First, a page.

He glows, my son said of the Celebrity.
We met him on the tennis court, my son a twelve-year-old tennis prodigy, his serve a swerving, unhittable blur of ball and racquet.
My son noticed him on the bench. At the net, he whispered, "He's watching me."
My son made the Celebrity the star-gazer—and my nobodyness grew with each of my son's aces, his top-spin lobs, his passing shots from beyond the baseline.
"Kid," the Celebrity said, when it ended. "You are something."
They set a time to play, the following morning. It rained overnight, but when we arrived the staff had squeegeed the court, and now knelt, wiping the excess with towels.
I heard someone speak once of the defeated heavyweight fighter, about his diminishment, his fall from gianthood. I thought of that as ball after ball sailed into the net, over the line, behind him, finally one glancing off his racquet into his eye, knocking him down. They swarmed over him, brought ice. He shoved them away, made his solitary way back to his cottage, swaying as if drunk.
"Jeez, he sucked," my son said.
We received, that night, an invitation to dinner. A boat took us to a private island used by the hotel. A pig roasted in a pit. The Celebrity, men and women who were his friends or part of the entourage, and us.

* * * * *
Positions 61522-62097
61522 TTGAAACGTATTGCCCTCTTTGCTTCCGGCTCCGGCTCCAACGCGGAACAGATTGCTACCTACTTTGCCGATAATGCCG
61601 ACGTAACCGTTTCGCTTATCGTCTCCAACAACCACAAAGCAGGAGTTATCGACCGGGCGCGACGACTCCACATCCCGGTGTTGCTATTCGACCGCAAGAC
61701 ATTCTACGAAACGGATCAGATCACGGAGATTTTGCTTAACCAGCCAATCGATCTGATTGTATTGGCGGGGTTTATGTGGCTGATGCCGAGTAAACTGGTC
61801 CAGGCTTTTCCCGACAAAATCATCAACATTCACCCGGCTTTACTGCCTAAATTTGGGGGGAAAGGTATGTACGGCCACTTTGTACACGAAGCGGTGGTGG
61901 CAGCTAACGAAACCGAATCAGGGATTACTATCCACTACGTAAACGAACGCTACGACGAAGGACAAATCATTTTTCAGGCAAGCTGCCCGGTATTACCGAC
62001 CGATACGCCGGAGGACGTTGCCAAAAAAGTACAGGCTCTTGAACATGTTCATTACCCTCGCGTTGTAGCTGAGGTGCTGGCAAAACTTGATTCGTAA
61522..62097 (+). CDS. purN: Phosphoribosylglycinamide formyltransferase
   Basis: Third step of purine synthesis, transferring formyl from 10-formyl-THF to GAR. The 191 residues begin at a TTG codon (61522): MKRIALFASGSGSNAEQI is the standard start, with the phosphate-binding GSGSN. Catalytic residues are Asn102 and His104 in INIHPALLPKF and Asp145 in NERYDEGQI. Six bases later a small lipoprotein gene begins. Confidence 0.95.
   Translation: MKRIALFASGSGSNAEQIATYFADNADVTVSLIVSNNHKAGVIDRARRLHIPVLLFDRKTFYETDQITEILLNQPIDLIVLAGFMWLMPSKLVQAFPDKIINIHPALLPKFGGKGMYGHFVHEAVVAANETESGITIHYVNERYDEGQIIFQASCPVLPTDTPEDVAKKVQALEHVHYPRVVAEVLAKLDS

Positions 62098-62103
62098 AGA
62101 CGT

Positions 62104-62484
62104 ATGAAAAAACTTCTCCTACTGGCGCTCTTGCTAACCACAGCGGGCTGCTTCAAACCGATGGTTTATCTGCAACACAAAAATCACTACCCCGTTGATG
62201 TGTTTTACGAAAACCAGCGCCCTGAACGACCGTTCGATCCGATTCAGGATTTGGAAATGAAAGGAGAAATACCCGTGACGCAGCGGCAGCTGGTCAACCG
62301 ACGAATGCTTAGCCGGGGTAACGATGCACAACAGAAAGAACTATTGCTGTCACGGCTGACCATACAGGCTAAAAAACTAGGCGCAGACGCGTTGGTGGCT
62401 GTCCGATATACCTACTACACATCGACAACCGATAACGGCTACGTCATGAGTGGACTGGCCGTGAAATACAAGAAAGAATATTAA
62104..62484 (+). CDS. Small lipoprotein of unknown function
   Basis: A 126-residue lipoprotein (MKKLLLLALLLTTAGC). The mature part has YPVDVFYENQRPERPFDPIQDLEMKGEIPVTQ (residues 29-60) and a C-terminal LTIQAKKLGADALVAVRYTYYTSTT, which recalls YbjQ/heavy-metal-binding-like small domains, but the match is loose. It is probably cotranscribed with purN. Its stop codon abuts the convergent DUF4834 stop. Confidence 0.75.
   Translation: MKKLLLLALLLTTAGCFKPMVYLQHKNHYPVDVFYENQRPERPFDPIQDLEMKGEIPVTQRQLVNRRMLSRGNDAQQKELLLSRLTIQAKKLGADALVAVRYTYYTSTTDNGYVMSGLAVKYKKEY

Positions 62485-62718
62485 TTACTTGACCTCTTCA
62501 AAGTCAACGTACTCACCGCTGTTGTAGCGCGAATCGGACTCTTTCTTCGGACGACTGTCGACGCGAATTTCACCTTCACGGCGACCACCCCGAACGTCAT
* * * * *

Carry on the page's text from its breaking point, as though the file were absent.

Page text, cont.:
"I bet you didn't know we could get black eyes," he said to my son, speaking not of celebrities but of black people.
"I never thought about it," my son answered.
"If you were a stock, I'd invest in you," the Celebrity said. "You've got someday written all over you."
"Thanks," my son said. A waiter brought him another virgin mango and banana daiquiri, brought me another drink I couldn't name.
It ended with white fireworks, like an explosion of stars. We sat on the edge of the ocean. My son put his arm around me.
"What do you think, Dad? About what he said. That someday stuff."
I watched the sky. The Caribbean waves like ripples from a stone thrown far off. They sounded like the tiny splashes of my son in the bathtub. One night, I had sat with him, the water draining out, thinking of death of all things. With his finger he'd touched my tears, tasted them, asked what it was.
"Salt," I had said.
Always, after that, he'd asked for tears to put on his eggs, his fries…what was I trying to remember? —to say? Don't grow up. Forget about someday.
"Dad? Do you think he's right?"
"Of course," I said. "Anyone can see that."
"That's cool," he said, then pointed down the beach.
The Celebrity stood alone, at the ocean's edge. I wondered about his loneliness, his secret wishes, his life here among the mortals. He knelt. It looked as if he were building something, dribbling wet sand, over and over again.